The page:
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A Survey of Monuments of Archaeological and Historical Interest in the Barony of Bunratty Lower, Co. Clare by William Gerrard Ryan

Part 2: Chapter 6: Clonloghan Parish: Ballinooskny Townland

6” O.S. Sheet number : 51 (Co. Clare)
Reference : 27.3 cm North; 30.8 cm West
Height : 52’ O.D.
Shape : irregular, see site plan.

Caherforia: Interior of site (1979)
Caherforia: Interior of site (1979)

Description of site:
“… Caherforia lies farther southward in the same field. It is a fairly large stonefort, 162 ft. over all, the wall from 12 ft. to 15 ft. thick and 7 ft. to 8 ft. high; the facing is destroyed. The gateway faced the south, its main lintel remains being 6 ft. 10 ins. by 22 ins. by 8 ins. There are foundations of late houses in the garth and a series of irregular “bauns” round the wall. The foundations of an old-looking hut lie outside to the east…” Westropp, 1908, Page 230.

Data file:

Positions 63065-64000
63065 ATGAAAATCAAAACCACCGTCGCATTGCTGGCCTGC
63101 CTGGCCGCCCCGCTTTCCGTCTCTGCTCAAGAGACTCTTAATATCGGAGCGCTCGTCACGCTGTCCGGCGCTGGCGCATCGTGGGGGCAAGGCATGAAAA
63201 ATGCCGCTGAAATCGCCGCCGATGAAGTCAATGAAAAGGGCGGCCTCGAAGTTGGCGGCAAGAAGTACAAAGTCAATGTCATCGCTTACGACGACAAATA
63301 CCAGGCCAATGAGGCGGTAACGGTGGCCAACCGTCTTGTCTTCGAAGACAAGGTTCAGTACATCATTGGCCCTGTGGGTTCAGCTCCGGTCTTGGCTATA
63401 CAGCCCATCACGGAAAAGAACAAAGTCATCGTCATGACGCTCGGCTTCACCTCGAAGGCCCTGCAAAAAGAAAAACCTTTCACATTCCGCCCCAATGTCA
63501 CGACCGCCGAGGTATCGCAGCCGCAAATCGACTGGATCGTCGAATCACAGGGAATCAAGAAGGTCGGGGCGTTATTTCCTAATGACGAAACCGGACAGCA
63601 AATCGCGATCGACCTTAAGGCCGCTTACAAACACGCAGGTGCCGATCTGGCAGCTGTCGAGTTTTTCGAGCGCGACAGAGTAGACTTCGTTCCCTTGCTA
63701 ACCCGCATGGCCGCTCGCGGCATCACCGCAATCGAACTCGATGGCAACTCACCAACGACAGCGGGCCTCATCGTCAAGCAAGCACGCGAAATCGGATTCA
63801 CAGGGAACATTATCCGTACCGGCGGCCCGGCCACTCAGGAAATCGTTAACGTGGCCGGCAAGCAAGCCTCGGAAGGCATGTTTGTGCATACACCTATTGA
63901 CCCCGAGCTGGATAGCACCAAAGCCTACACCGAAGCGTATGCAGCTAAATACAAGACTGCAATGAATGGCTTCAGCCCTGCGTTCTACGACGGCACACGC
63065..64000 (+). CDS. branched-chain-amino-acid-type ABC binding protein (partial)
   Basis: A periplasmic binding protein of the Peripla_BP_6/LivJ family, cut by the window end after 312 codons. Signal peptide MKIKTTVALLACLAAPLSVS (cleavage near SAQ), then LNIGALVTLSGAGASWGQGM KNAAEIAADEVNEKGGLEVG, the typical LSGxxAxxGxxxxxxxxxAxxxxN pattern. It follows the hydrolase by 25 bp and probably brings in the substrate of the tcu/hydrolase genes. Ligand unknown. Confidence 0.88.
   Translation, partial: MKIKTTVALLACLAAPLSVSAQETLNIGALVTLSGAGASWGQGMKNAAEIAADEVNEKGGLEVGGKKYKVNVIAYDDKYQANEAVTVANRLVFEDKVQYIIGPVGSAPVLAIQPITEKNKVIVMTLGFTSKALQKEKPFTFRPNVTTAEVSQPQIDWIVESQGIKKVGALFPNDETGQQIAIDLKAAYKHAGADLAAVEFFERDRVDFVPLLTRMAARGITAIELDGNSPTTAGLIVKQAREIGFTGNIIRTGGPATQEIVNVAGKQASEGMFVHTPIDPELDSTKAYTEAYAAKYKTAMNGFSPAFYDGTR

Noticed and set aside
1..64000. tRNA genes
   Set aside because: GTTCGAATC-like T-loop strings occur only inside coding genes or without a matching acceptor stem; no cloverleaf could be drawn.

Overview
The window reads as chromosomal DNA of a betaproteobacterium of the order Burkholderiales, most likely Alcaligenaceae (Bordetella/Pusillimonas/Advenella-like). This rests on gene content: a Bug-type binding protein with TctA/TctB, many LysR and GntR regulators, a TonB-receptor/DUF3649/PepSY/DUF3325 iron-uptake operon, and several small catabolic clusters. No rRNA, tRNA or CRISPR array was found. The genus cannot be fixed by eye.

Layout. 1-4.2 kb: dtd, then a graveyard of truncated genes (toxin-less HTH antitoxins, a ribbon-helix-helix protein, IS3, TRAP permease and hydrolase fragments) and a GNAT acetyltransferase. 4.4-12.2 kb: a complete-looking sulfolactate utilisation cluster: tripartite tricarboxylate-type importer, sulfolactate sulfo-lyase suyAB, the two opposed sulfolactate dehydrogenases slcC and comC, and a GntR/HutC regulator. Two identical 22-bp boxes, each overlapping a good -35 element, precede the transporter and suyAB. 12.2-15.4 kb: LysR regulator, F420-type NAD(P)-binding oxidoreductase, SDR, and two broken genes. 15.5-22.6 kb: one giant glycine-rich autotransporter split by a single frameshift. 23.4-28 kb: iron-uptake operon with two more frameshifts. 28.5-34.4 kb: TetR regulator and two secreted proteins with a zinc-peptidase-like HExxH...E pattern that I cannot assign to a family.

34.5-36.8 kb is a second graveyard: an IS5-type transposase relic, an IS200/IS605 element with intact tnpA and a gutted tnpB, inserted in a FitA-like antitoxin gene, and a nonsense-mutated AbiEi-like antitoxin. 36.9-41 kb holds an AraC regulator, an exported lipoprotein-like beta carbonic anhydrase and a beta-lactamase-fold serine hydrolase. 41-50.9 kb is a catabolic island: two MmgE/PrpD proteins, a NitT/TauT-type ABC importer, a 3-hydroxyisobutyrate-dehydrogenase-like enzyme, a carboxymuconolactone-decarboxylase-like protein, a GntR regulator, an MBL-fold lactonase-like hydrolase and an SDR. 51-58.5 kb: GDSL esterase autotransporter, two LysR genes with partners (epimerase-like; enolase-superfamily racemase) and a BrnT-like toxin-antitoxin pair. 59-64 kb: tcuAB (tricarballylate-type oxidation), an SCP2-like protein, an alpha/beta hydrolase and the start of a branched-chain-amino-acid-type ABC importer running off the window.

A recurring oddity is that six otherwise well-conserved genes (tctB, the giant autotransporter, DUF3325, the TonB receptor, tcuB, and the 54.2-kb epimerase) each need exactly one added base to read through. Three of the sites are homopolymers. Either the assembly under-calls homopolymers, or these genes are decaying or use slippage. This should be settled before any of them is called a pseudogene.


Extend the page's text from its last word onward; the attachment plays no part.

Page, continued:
We are very fortunate in having both the above 1908 field description and site plan of this stonefort. Why? Field examination at various times during 1977 and 1978 noted the following. When Westropp was visiting sites in this area during the early two decades of the present century Ballinooskny townland, particularly its northern area, was quite intensively farmed and devoted mainly to cattle rearing. In place of the open and clear field system of the early decades of the twentieth century we are now faced, in this same area, by a land covered by bushes, hedges and trees. In place of intensive agriculture we have almost the opposite with this land now supporting few livestock. This, of course, has made any attempt at examining and checking sites all the more difficult. Further difficulty was experienced in relation to sites not represented on the O.S. sheet but referred to by Westropp. In place of clear references he frequently says such things as: “…About 270 ft. from the extreme north point of the fort…” (Westropp, 1917, page 13). Due to the depth of this, above described, vegetation cover frequently such sites could not be now located. What of Caherforia itself? Standing in the original entrance to the south/south-east one has quite a different view to that experienced by Westropp in 1908 and 1917. The central area, which had a house-site, is now posted and wired off as a pheasant hatchery for the local gun club. Such a feature along with a heavy vegetation cover, made it almost impossible to study the features of this site. Using Westropp’s 1908 plan I walked part of the site and found that some of the walls to the south and south-west had been partially or fully levelled. The original wall can be examined in areas to the east where it averages some 2 metres in height and between 5 – 6 metres in width, as it is now in a crumbled state. Field examination suggested an internal diameter of 35 plus metres north-south by c. 30 metres east-west.